I'm currently working on an iPad/tablet app. I want to decide to use or not to use drag and drop in my app. As I'm looking at iPad's native apps there is no drag-and-drop functionality. Is it a bad UX to have drag and drop in touch interfaces?


This is my app layout. Basically user will be able categorize users by dragging and dropping them into different categories.

enter image description here

  • The iPad's home screen uses drag and drop to move icons around. So it's not like there's no built-in drag and drop on the iPad. Feb 28 '13 at 12:00
  • Another example of drag and drop on iOS is rearranging lists. Note, that in both examples, drag and drop is only available in a special mode. This prevents accidental drag and drop, which otherwise could cause unintendend moves.
    – oefe
    Sep 22 '13 at 9:57
  • Please consider marking an answer as accepted, for the benefit of other users.
    – Kit Grose
    Jan 29 '14 at 3:26

If you're confident in the quality of the touch-screen, your design is a good one.

Some points to note:

  • Some touch panels, particularly bigger ones, have quite a lot of noise and can have "dead spots" where the touch is not (as easily) registered. You may want to delay snapping back the item once you notice the touch event finishing if you can.
  • It's not always comfortable to keep your finger on the glass for more than a few inches of dragging. Glass can feel "sticky" and make dragging items a chore. Try to keep the distance you're making people move smaller.
  • If the user's finger is wet or sweaty their touch can also be unreliable.

In general, I'd advise changing the design to one where the items start in the middle and move (a smaller distance) outwards:


download bmml source – Wireframes created with Balsamiq Mockups

  • 3
    +1, really good point about minimizing the drag distance by place elements in the middle, and interesting insights about dead spots Thanks! Feb 27 '13 at 20:09
  • 1
    I'd add that inertia is a great solution for dragging long distances on glass; if you can implement it right, humans are pretty good at throwing to hit a target. Apr 24 '16 at 19:11
  • @SuperScript good point, but possibly hard to distinguish between a cancelled drag and a throw.
    – Kit Grose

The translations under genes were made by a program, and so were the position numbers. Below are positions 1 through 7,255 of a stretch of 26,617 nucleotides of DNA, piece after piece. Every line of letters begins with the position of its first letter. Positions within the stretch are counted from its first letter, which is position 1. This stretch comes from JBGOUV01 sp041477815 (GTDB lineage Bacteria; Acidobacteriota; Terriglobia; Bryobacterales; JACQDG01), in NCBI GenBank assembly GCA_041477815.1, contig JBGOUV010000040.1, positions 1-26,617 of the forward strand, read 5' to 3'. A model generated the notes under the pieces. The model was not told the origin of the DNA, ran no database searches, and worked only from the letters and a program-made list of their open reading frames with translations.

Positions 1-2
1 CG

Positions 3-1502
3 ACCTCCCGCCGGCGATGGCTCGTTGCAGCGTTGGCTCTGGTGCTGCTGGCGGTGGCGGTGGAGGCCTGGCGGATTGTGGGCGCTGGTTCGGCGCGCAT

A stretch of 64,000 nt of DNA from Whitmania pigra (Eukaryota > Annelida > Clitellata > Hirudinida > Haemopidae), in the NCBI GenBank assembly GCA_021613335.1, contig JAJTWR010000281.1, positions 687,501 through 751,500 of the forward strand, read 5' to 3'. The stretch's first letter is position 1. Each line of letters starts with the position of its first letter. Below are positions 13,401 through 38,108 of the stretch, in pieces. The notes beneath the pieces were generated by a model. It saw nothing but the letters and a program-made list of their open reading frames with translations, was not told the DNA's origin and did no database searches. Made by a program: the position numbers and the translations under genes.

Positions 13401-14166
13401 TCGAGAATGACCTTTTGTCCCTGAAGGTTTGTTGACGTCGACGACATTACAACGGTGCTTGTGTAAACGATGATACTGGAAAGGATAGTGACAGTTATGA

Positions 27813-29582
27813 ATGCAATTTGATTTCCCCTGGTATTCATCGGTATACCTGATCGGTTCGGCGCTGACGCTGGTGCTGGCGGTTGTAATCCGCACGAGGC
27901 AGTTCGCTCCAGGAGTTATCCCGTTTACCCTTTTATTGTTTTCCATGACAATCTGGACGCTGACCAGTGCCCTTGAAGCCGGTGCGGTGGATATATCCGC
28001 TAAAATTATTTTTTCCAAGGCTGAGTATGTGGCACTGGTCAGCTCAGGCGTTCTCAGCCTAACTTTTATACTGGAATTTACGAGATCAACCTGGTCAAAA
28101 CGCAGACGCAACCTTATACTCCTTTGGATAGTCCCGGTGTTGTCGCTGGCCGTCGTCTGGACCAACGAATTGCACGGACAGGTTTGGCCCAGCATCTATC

Apr 24 '16 at 20:52

Your primary consideration should be whether the UI behaves the way the user expects. If it's intuitive, drag and drop away. You can use hallway testing to check if your UI is intuitive. In that situation, dragging and dropping appears to be the most sensible as well as the easiest course of action, so there are few (if any) reasons you shouldn't use drag and drop.

The only other thing you might want to consider is strain caused by too much movement. If the user has to drag something very far (or very often), it's a different experience than using a mouse. With your updated question, it seems like this shouldn't be an issue. One way to counteract this, however, would be to allow users to select groups of people that can then be dragged and dropped.

Finally, when you say there's no drag-and-drop functionality in the iPad's native apps, you're missing two things. First, there probably isn't a need for it (so if there's a better way to implement your functionality, do that instead). Second, iOS does use drag and drop. When you're rearranging icons, placing them in smart folders, etc., you're dragging and dropping.

updated to reflect changes to question


It's bad UX to not have drag and drop in an iPad app. Tablets are all about direct manipulation. The D&D is so native to the apps that you don't even notice it when you say that there's no D&D in iPad apps - basically most of your interaction with the device is pure D&D. For most of the actions that you'll provide, users will expect there to be a direct manipulation - i.e. drag and drop - way of doing it (as long as it makes sense, so no dragging letters from an alphabet list to replace typing :).


Mobile apps are essentially all tough/drag and drop interface. The concern with your layout is whether it will be too much work for users to drag and sort all those items compare to tap highlight and bulk move with a button.

Judging from the screenshot you provided, it's probably more ideal to not ask the users to d&d sort that many items as appeared.


One thing to keep in mind is that touch-move-finger is also used to scroll and page swipe. So if you don't need scrolling you can use touch-move-finger for dragging objects. But you can't have both (comfortably).


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